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Home Plate: Emotion can boil to anger

Home Plate: Emotion can boil to anger

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Several years ago, a couple of young friends visited here from Atlanta during an emotional show of support for a slain policeman.

They decided the Midwest might be an inviting place to live, but it has its violent side, too. With the disturbing shootings of recent weeks, the same could be said for most places we would regard as peaceful and safe.

Everyone has emotions that run deep. Gladly, only very few connect them in violent ways.

Emotions have a way of sneaking up on people. Road outrage - rage seems a little strong for most of us - is a good example.

Recently after a light-sleep night, I seemed to be handling the morning routine quite nicely, thank you. Coming to a stoplight in back of a truck where I couldn't see if my lane had a left-turn arrow into oncoming traffic, I slowed down.

The person behind me honked — loudly to my ears.

And I honked my horn back - a long time.

This is the horn nowhere to be found when I want to warn a daydreaming driver he is about to run into my right fender. It was easy that day when the sound of the horn behind me melted my little stash of patience.

According to "Stealth Health" (Reader's Digest, 2005), there's no way to get through life without getting angry. The key is to learn how to defuse it constructively so it doesn't wind up destroying your health.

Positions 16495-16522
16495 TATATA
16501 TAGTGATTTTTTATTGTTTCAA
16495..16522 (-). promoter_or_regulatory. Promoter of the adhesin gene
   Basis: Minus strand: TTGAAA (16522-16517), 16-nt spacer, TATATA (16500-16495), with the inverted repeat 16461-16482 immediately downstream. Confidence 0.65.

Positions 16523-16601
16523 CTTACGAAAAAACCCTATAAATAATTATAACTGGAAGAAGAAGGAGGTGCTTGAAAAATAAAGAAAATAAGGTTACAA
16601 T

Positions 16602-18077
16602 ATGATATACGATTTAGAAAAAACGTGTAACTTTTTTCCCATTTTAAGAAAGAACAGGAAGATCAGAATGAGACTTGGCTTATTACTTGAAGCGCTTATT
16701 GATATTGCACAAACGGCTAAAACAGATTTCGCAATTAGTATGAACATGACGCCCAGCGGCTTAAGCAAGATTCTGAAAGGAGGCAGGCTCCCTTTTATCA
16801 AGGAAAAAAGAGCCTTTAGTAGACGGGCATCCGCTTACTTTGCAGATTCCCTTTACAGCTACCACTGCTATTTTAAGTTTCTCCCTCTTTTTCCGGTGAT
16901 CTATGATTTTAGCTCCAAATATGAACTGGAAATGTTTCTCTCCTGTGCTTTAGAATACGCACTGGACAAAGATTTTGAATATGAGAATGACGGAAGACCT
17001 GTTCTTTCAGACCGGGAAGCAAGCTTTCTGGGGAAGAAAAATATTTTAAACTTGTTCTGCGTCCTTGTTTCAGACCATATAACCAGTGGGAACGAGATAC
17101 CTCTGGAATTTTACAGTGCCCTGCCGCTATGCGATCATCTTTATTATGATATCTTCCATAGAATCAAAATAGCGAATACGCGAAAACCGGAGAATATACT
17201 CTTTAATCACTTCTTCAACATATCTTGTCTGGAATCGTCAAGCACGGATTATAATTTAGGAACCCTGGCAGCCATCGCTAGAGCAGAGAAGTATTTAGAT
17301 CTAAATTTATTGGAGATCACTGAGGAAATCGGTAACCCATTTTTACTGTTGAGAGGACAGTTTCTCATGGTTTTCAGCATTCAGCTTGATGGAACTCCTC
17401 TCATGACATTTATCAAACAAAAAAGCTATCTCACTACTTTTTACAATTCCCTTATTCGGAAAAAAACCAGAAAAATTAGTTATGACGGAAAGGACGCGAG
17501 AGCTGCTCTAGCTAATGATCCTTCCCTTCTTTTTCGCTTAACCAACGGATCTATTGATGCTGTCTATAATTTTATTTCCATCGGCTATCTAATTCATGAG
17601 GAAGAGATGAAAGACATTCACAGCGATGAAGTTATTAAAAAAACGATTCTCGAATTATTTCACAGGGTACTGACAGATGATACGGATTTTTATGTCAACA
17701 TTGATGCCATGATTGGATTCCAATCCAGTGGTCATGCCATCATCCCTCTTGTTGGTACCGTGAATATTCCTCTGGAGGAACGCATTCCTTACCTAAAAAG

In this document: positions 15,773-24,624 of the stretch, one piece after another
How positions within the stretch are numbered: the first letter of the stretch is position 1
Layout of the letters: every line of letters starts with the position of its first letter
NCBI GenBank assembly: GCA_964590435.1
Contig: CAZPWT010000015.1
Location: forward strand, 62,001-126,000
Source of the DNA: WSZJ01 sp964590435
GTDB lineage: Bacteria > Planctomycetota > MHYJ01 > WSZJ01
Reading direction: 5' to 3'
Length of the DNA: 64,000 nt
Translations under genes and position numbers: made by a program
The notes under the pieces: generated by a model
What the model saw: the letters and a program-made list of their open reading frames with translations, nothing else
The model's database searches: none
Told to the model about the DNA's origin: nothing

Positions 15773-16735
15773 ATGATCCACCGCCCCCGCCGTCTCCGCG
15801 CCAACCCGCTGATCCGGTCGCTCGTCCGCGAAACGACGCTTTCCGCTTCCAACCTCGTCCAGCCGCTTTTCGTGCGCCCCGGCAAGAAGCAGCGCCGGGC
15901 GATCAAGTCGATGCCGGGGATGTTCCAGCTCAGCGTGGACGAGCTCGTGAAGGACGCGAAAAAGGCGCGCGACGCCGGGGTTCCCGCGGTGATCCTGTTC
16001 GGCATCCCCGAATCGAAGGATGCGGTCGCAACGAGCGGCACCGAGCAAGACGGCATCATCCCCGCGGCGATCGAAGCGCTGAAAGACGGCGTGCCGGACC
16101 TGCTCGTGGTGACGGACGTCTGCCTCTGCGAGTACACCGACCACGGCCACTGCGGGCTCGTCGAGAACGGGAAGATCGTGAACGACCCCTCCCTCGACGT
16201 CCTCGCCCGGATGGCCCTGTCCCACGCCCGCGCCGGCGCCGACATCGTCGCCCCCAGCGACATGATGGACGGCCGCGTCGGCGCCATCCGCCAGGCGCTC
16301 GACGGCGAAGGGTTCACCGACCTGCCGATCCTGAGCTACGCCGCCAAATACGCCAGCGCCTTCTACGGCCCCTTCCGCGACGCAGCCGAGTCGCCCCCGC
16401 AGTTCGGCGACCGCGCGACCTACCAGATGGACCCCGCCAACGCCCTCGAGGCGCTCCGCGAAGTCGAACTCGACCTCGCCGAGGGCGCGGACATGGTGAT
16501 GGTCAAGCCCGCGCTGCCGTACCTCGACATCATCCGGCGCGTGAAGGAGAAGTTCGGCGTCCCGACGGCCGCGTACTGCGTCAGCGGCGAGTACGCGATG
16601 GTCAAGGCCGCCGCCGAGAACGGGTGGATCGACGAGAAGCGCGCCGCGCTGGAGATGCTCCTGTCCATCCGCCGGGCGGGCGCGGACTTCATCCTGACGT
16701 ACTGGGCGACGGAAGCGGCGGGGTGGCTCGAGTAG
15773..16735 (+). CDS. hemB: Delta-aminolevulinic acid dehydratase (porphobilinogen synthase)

Here are hints from the book:

> Skip punching a pillow, wall or the object of your anger. It only increases hostility.

> Take three deep breaths. They lower the internal anger meter.

> Track clues about the situations and people that trigger your anger. Anticipate them. Avoid them.

> Visualize responses to events that tip the scale. By rehearsing different reactions, hopefully a healthier one will pop into action when the trigger pops.

> Walk away for fresh air. Sing with a turned-up radio in a traffic jam. Mentally escape. Laugh. Watch the second hand circle twice.

> Watch for signs, such as clenched fists, flushing, sweating. Ask a friend or trusted co-worker to watch for them, too.

> Don't describe others' actions with words like "never" and "always." They fuel fires of black and white. People usually act in "gray."

> Root out the cause of the distress.

> Don't use your anger as a threat, particularly with children or parents. It's not their problem; it's yours.

> Write a forgiveness letter or e-mail. If you want to recover a relationship, send it.

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